FOI release sheds new light on nuclear missile submarine collision

New information has emerged about an underwater collision which took place between a British and a French nuclear weapons submarine in the Atlantic Ocean in 2009.

Following a request under the Freedom of Information Act, excerpts from the inquiry report and briefings to Ministers about the incident have been released to Nuclear Information Service (available to download at the bottom of this page).  It is understood that the the decision to release even a limited amount of information about the incident was taken at the most senior levels in the Royal Navy following pressure from the Information Commissioner.

Full details of the circumstances of the collision remain shrouded in mystery, but Ministers were advised to take a “consistent and robust” approach that it was “an unfortunate and highly unlikely accident” following a Ministry of Defence investigation into the incident which concluded that “at no time was nuclear safety compromised”.  

The collision between HMS Vanguard and FNS Le Triomphant took place in the Atlantic Ocean in early February – although precise details of the date and location of the accident have not been revealed.  News reports at the time of the collision stated that it took place in heavy seas in the Eastern Atlantic, in the middle of the night between February 3 and 4 2009.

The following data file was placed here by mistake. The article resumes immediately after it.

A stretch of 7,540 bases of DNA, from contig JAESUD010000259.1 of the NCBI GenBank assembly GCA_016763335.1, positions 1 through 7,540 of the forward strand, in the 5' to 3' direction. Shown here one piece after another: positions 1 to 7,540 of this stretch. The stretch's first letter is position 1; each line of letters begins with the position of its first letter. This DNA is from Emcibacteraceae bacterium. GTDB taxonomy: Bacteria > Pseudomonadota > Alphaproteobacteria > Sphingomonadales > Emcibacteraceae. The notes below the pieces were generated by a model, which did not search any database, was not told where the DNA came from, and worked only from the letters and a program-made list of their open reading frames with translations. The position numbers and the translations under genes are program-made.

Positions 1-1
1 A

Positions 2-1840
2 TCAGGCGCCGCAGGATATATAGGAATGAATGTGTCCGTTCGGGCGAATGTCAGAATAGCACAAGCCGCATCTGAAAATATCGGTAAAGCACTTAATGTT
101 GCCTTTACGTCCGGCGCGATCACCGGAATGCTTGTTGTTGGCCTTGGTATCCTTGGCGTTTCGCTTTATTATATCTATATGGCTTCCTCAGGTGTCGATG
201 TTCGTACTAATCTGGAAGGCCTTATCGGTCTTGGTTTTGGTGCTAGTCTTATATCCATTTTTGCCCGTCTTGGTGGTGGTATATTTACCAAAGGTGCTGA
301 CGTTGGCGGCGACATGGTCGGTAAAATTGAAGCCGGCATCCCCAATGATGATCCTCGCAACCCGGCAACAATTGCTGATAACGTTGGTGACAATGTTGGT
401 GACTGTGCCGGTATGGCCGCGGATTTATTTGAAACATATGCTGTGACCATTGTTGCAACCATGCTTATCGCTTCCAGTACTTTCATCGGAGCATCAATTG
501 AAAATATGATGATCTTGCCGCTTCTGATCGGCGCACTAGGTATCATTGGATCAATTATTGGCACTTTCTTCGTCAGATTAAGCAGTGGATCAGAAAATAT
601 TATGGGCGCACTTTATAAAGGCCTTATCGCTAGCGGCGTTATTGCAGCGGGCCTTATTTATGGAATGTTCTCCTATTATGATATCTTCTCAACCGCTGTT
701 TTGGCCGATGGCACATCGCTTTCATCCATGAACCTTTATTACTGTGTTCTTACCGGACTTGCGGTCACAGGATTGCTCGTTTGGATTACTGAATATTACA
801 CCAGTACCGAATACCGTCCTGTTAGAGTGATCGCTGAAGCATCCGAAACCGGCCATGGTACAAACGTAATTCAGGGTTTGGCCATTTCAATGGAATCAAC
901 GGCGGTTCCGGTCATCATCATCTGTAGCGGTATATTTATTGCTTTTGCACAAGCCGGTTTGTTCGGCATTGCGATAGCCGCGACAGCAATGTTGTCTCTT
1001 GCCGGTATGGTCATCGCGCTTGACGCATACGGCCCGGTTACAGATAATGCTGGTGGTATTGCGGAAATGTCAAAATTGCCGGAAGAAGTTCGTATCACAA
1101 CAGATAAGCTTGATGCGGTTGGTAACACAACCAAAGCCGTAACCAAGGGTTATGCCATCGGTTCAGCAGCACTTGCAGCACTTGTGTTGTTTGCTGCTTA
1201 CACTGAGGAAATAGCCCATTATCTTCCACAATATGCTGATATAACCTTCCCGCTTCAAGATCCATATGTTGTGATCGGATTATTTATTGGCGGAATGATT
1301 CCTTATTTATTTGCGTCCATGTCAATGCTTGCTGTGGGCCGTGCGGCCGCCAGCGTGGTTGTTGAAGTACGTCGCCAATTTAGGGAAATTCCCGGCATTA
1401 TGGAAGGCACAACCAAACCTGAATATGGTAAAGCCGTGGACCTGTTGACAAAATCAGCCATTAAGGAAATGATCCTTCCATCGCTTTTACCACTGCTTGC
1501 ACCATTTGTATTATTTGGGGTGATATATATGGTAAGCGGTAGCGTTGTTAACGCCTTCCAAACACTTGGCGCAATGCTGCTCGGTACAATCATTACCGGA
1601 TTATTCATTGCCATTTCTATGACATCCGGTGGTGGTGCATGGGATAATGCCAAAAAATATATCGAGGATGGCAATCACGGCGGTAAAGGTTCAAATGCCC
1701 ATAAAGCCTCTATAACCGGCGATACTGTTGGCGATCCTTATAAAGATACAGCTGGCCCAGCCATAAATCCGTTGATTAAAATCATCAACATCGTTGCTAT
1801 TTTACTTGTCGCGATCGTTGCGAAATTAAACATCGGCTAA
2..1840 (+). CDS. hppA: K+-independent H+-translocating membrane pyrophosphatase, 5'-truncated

The Ministry of Defence has never fully explained what happened during the collision.  The then Defence Minister, Bob Ainsworth, told Labour MP Harry Cohen in March 2010 that he was withholding “all particulars” of the collision from release on grounds of national security following a request to publish a summary of the report on the collision.

The information released under the FOI Act includes excerpts from a briefing to Ministers dated 17 February 2009 – the day after reports of the collision appeared in newspapers - which noted “that HMS Vanguard and her crew are safe and no damage to nuclear weapons or propulsion plant occurred” and “that Continuous At Sea Deterrence was not broken and is being maintained.”  Ministers were assured that an investigation with “a full review of decision making at all levels” would be rapidly undertaken to establish the causes of the incident.

The papers reveal that a press line was agreed by Ministers and shared with the French government,  stating that the two submarines “were conducting routine national patrols in the Atlantic Ocean” and “came into contact at low speed”, but that there had been ”no compromise to nuclear safety”.

A further briefing to Ministers dated 23 March reported that a “comprehensive analysis” of the circumstances surrounding the collision had now been completed, and confirmed that “nuclear propulsion and weapon safety was not compromised during this incident … the shock received and logged by the Strategic Weapon System were within normal tolerable limits.”  Ministers were advised that, “as a department, we should be consistent and robust that this was an unfortunate and highly unlikely accident involving two vessels operating totally independently as they conducted national deterrent patrols.”

The investigation into the incident took evidence from the submarine's crew and Commanding Officer as well as reviewing signal logs, records of the incident, and 'black box' type computer data from the submarine which was analysed by the Ministry of Defence Strategic System Performance Assessment and Analysis Group (SSPAG) and the Military Data Analysis Group.

The SSPAG – which routinely analyses data following every Trident submarine patrol – was specially augmented with a submarine command experienced Captain and Commander to undertake the investigation.